In “5 stocks for the solar surge,“ Jim Jubiak at MSN Money lays out some interesting groundrules for taking advantage of the downturn in solar to buy companies on the cheap. Jubiak identifies First Solar (FSLR), Trina Solar (TSL), SunPower (SPWR), Yingli Green Energy (YGE), and Suntech Power (STP) as his top picks. These companies have the “deep pockets” that will generate confidence in their survivability and, accordingly, a concentration of customer orders and market share. Jubiak prefers to wait a year or two for a shakeout to make likely winners more apparent. This strategy will make even more sense if European sovereign debt woes plunge the global economy into a recession in 2012. (Existing solar investors can consider some related hedges).
My prime reason for remaining interested in the solar industry is that parity with electrical grid production is imminent. In some parts of the southwest U.S., First Solar should reach price parity with the conventional electric grid as early as 2014. Moving beyond a dependence on subsidies remains a key component of FSLR’s market strategy. Jubiak notes that the European Photovoltaic Industry Association predicts grid parity by 2015 for Italy, Spain, Germany and France. Healthy profits await those companies that can survive until parity (although profitability per company will likely be a lot lower than the previous solar boom).
Price parity with the convention grid will only help the survivors in the industry. To me, one necessary component to survival is acknowledging that the existing business cycle requires strategies for survivability. After a wave of reassurances from first quarter results even as concerns mounted of industry over-capacity I lamented:
Just about every reporting company is sticking by full-year guidance even if first quarter results came in under expectations or second quarter results are expected to be on the low side. All companies remain essentially full-steam ahead on aggressive capacity expansions.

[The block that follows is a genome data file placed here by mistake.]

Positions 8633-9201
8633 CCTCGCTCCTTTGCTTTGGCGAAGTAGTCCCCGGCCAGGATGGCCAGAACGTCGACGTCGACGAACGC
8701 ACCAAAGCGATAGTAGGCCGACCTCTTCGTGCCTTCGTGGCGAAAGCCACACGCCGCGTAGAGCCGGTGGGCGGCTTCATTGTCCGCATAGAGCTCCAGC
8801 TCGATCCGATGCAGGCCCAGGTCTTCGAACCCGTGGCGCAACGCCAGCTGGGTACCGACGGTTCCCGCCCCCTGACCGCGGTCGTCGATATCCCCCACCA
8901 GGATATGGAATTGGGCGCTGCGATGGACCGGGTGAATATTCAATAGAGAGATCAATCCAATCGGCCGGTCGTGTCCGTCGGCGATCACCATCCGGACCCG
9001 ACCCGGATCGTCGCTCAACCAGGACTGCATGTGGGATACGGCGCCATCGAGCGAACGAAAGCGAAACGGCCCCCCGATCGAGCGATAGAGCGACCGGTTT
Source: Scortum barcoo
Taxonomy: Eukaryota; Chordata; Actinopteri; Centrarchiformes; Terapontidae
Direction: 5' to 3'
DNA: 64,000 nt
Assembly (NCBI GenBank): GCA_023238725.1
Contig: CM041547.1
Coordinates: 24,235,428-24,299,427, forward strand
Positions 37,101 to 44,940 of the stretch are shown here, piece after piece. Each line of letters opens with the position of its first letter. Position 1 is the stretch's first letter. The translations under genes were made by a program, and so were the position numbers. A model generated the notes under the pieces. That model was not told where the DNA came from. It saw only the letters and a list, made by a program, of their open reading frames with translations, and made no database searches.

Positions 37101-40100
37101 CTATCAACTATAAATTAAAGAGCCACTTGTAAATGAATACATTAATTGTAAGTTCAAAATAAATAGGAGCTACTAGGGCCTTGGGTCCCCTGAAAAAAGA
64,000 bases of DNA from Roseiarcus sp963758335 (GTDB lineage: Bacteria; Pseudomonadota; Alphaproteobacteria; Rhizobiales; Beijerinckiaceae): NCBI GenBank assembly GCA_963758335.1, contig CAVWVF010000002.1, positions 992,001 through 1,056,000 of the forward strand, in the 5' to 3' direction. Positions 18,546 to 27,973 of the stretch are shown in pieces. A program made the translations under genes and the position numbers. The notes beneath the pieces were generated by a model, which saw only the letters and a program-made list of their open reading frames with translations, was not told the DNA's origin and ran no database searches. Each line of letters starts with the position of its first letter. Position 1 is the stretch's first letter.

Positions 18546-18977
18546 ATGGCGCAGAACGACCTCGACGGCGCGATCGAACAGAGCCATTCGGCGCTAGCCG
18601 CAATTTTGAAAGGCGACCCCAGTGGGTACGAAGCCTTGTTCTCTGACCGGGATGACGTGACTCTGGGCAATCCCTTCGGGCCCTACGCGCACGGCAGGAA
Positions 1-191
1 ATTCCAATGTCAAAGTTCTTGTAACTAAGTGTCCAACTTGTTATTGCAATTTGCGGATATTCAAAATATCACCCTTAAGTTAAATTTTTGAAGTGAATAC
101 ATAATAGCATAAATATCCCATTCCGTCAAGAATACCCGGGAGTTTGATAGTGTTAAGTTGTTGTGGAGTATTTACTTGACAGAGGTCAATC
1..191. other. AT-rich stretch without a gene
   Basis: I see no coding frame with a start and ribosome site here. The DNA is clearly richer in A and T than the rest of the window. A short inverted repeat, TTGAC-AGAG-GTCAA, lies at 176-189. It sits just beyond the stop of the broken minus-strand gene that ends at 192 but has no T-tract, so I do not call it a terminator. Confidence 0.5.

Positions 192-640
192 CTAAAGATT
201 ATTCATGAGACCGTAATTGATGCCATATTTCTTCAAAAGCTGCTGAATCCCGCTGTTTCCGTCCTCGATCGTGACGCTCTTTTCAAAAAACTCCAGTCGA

This combination of news is a bit troubling. The implications could be: 1) these companies will eventually engage in vicious price wars in order to meet shipment guidance and perhaps try to push more product to hit revenue targets (while killing margins), and/or 2) these companies will start revising guidance downward for the full-year in the next earnings cycle. The sell-offs in solar suggest the market is anticipating some combination of both.
BTU International (BTUI) – a global supplier of advanced thermal processing equipment and processes serving markets in solar cell, nuclear fuel and fuel cell manufacturing as well as electronics assembly and semiconductor packaging – has been one of the most revealing indicators of industry conditions and one of the most responsive. BTU International (BTUI) followed a dire warning in May with this note in August:
We believe that the pause in capacity expansion in the solar industry is likely to continue through 2011…The worldwide slowdown in the solar marketplace has impacted our outlook for the year and our near-term revenue will be weighted towards our electronics products rather than solar products, with revenue in the $17 to $18 million range and somewhat lower gross margins than the previous quarter. We are encouraged by the recent results of our latest generation solar products and maintain strong confidence in our role in the future of the solar marketplace.
Earlier this month, BTUI announced in its third-quarter earnings report that it will lay off employees amidst a worsening capacity outlook:
Our quarter was clearly affected by the slowdown in the solar industry that has impacted all equipment suppliers. As a result, we took the difficult step of reducing our permanent and contract staff, primarily in the United States, from June 2011 levels. Sales reflected solid contributions from our electronics business which delivered the majority of our major systems revenue for the third quarter…
…We foresee that the pause in capacity expansion in the solar industry is likely to continue into the first half of 2012.